He had me with the “Colonial Song” by Percy Grainger.

That, and his outfit, which looked like something out of Fleetwood Mac, circa 1978.

We speak, in reverent tones, of Cameron Carpenter.

The virtuoso organist performed a solo recital at Segerstrom Concert Hall Sunday afternoon. Tickets were free and the place still wasn’t full. A rep for the Segerstrom Center told me most of the tickets had actually been spoken for, but when tickets are free folks don’t have quite the same motivation to actually go to the concert as they would if they had forked out dough for the privilege. And Carpenter is not yet a household name, at least not here.

I wasn’t working (so this isn’t a review). But as no one else was on duty I thought I’d at least mention the event took place.

Carpenter (b. 1981) played for about an hour and 15 minutes. A giant screen sat on stage below him, and cameras homed in on him for close-ups throughout. It was astonishing just to watch him, let alone hear him. The hall’s reverberation chambers, by the way, were completely open, no doubt at Carpenter’s direction. It provided an acoustic without murkiness, perfect for what he was trying to accomplish.

Continue reading Cameron Carpenter plays …

According to my source (there was no program booklet), Carpenter played:

  • “Colonial Song”  by Percy Grainger
  • A fantasy and fugue by C.P.E. Bach.
  • His own improvisations on three folk tunes, which included “Red River Valley”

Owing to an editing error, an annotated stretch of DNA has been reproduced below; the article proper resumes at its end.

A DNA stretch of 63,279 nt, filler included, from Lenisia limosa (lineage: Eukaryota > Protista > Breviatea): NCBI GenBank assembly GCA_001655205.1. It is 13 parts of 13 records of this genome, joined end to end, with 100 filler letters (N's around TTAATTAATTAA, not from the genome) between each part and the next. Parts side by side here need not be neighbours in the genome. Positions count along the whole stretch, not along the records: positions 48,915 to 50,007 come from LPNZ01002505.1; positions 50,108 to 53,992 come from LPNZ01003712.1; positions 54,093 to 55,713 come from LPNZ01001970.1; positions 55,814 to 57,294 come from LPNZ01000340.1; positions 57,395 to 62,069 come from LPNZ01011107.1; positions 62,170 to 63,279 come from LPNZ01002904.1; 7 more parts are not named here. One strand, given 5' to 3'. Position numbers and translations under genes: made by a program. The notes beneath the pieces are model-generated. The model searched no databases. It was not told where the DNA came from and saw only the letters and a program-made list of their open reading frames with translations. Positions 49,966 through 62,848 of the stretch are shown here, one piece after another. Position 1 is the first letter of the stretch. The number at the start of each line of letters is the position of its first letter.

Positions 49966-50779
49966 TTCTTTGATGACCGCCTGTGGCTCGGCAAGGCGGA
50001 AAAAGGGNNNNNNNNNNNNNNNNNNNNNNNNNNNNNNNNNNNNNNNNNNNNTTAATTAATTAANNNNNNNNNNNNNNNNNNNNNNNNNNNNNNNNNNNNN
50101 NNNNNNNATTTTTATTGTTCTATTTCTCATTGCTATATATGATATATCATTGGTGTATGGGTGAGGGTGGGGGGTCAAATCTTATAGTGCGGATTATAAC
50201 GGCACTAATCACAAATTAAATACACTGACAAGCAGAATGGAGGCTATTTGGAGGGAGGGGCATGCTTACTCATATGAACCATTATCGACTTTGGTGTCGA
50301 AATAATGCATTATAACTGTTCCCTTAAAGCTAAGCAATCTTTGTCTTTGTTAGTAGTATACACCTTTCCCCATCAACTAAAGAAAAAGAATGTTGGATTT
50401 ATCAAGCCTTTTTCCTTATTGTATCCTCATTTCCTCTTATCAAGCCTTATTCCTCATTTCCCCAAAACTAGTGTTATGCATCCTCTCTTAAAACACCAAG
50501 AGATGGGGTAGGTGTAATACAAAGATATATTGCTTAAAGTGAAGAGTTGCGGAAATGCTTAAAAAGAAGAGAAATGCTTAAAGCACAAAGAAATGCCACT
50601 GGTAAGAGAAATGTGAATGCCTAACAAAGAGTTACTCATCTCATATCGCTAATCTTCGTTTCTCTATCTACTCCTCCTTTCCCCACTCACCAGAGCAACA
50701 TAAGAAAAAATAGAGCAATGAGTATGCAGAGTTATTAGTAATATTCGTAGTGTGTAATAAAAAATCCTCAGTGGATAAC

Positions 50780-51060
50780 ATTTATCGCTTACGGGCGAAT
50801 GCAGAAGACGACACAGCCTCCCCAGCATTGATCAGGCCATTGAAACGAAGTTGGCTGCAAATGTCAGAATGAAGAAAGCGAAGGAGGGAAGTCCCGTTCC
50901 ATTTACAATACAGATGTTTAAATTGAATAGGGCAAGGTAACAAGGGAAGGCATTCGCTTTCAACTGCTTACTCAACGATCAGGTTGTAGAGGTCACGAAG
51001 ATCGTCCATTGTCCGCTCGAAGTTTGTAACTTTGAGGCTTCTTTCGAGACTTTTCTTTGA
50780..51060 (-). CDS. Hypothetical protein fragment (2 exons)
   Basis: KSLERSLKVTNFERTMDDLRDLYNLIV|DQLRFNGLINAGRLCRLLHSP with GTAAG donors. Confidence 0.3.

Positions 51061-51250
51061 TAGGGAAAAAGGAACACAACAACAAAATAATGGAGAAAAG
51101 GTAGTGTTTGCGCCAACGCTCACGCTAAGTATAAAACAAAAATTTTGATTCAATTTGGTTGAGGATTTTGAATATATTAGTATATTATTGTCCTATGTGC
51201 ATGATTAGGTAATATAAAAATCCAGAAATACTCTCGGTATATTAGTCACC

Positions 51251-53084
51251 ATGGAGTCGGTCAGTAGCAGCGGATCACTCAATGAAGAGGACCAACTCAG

Carpenter himself called the last pieces “improvisations,” but I doubt they were worked out in the moment. Rather, they began life as improvisations, and by now have become fully formed pieces. That’s what it sounded like to me, at least.

As anyone knows who has seen or heard Carpenter, he’s incredible. I knew this already, but seeing him live for the first time, I was struck how graceful and fluid his playing is. There seem to be no difficulties, even in the most gnarled music, for him, which makes him a delight to listen to because he puts the listener at ease. I haven’t heard many organists who can do this.

Also, contrary to his reputation as a showman, Carpenter has impeccable taste. The registrations were clear, the playing lucid and unsentimental, and bombast was avoided at all times.

Quite a bit of virtuosity had been displayed by this point in the program (including playing two keyboards at once with one hand), but he saved the pieces de resistance for last. He announced that he had put a kind of prelude and fugue together himself, consisting of his own arrangements of Bach’s Chaconne in D minor (originally for violin) and — wait for it — the rondo finale of Mahler’s Fifth Symphony (in D major, basically). Most in attendance didn’t seem to know what they were in for, but Carpenter told them the two pieces together would last around 35 minutes.

What can I say? I can’t recall ever seeing quite such a display of virtuosity. What I witnessed just didn’t seem humanly possible. The Chaconne was beautifully done, though still in the realm of the doable. The Mahler, however, played from memory, with both his hands and both his feet working furiously — he changed stops on the fly, too — just didn’t seem conceivable.

The Mahler worked well as an organ piece too. At the time he wrote the Fifth, Mahler had recently begun studying Bach; the counterpoint soon came pouring out in his symphonies. To hear this finale played on the organ was to make vivid the connection between Bach’s and Mahler’s contrapuntal styles.

Again, no bombast. Carpenter actually found lightness in both the Bach and Mahler.

I was the guy bravoing uncontrollably at the end. I hope Carpenter heard me.

photos: Nick Koon, courtesy of the Segerstrom Center for the Arts